Schools want the parents of their students to be deeply engaged in the educational process. But could the parent-school partnership get carried away? Laura McKenna, writing recently within the Atlantic, looked at the dramatic growth of parent fundraising and asked, \”Is all of this work from parent-school groups-work that is completed with the very best of intentions-unfairly increasing advantages in already privileged communities?\” It is a question that talks to the heart of a larger conversation about public education and educational equity.
Earlier this season, Beth Gazley at Indiana University wrote in our print quarterly about the growing trend of public services relying on philanthropic support and described the significant growth in public school fundraising based on her ongoing research. Total school-focused philanthropy had already reached more than three-quarters of the billion dollars by 2010. She cautioned,
Most from the philanthropy fond of public schools is local, meaning that wealthy school districts have a philanthropic advantage and few people are paying attention to fairness and balance. And, indeed, we found clear evidence that across the nation private philanthropy for public schools exacerbates rather than eliminates budgetary inequities across school districts. Specifically, although most educational funding still comes from taxpayers, we discovered that wealthy school districts are able to provide more dollars per pupil overall through this philanthropic \”bonus.\”
The Atlantic article citied the job of Rob Reich, associate professor of political science at Stanford and co-director from the Center on Philanthropy and Civil Society, who sees this same negative impact of oldsters raising funds for his or her children' schools. In a 2021 New York Times op-ed, he wrote:
Wanting to support your own children's education is understandable, but it also has unintended, pernicious effects…When donors give to their own child's school or district, they're creating a charitable contribution that the authorities treats in the same manner as a donation to a food bank or disaster relief. But charity such as this is not relief for the poor. It is, actually, the alternative. Private giving to public schools widens the space between rich and poor. It exacerbates inequalities in financing. It is philanthropy in the service of conferring edge over the already well-off. By decreasing the taxes from the donor and diminishing the tax revenues that would otherwise have been collected and partly given to rich and poor schools alike, state and federal governments have been in effect subsidizing the charitable activity of parents who donate to their child's school. In this respect, the policies that govern private giving to public schools seem perverse. Tax policy makes federal and state governments complicit in the deepening of existing inequalities that they're ostensibly responsible for diminishing in the first place.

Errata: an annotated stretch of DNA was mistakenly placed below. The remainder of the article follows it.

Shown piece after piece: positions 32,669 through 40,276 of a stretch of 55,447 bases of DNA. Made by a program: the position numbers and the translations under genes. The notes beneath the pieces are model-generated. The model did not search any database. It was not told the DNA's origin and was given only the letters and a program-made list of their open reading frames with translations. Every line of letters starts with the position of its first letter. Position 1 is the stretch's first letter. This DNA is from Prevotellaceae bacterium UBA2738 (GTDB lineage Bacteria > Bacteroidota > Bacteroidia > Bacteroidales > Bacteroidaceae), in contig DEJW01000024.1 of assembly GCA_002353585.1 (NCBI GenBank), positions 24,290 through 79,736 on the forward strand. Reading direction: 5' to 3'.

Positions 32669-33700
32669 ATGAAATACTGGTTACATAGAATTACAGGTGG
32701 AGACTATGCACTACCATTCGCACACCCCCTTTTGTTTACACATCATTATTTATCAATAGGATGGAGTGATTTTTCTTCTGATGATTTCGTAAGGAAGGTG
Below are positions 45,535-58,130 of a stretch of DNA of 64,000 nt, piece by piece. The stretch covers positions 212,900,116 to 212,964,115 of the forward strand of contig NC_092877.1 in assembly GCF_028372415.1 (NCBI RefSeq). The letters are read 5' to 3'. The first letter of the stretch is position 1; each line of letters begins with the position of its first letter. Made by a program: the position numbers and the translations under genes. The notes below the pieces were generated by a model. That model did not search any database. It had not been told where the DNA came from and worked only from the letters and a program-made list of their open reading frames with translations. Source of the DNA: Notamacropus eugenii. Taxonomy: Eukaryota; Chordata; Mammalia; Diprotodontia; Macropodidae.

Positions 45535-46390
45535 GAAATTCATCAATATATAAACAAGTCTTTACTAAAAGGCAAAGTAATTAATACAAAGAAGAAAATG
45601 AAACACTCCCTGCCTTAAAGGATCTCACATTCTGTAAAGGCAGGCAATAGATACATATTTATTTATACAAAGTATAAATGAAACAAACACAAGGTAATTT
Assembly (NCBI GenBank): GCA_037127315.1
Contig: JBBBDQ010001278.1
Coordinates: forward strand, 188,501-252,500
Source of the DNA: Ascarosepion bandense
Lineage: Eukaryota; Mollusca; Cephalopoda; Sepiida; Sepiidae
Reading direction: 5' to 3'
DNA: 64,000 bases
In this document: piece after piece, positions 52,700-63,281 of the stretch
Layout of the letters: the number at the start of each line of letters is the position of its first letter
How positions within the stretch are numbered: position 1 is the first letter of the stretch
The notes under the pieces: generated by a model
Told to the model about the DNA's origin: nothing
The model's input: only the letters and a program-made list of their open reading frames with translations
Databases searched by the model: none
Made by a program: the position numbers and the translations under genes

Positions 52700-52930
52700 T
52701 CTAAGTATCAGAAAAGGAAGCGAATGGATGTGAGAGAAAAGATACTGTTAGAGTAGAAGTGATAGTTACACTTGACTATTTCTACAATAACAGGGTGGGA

On sleep issues of the concern is Jay P. Greene, professor of education and political science in the University of Arkansas, who calls the cash collected by parents insignificant relative to the quantity spent each year on public schools.
Charitable sources from the Gates Foundation to the local parent-teacher organization contribute an estimated $2 billion total to public schools annually. When compared to the $600 billion the nation allocated to K-12 education during the 2021 fiscal year, he noted, the total spending from philanthropy is \”buckets into the sea.\”
\”The millions that the PTAs and foundations raise every years appears like lots of money,\” Greene said, \”but in reality, it is a rounding error.\”
The absolute amount raised by parents is not big enough to make the distinction between \”rich\” and \”poor\” schools, but they do exacerbate an increasing incidence of imbalance in opportunity. At some elite high schools around the country, parents raise thousands and thousands or even millions to aid guest lecturers, science equipment and scholarships. And beyond exactly what the money can purchase, this focus on \”my school\” plays a role in a really narrow view of community and the responsibilities of citizens towards the common good. Currently when public funding for schools has decreased, a reliance upon school-based philanthropy will end up increasingly troublesome if equity is our objective.
McKenna shows that \”rather than restricting affluent parents from adding to their public schools or shaming them for their efforts, perhaps they may be asked to consider public education beyond their town boundaries-partnering with schools in less affluent areas and forging a fellowship over time. In better understanding that public education extends beyond the five-mile radius of the communities, parents may be prepared to share a portion of their considerable resources and social capital to profit other kids.\” That's the change. Shall we be up to it?-Martin Levine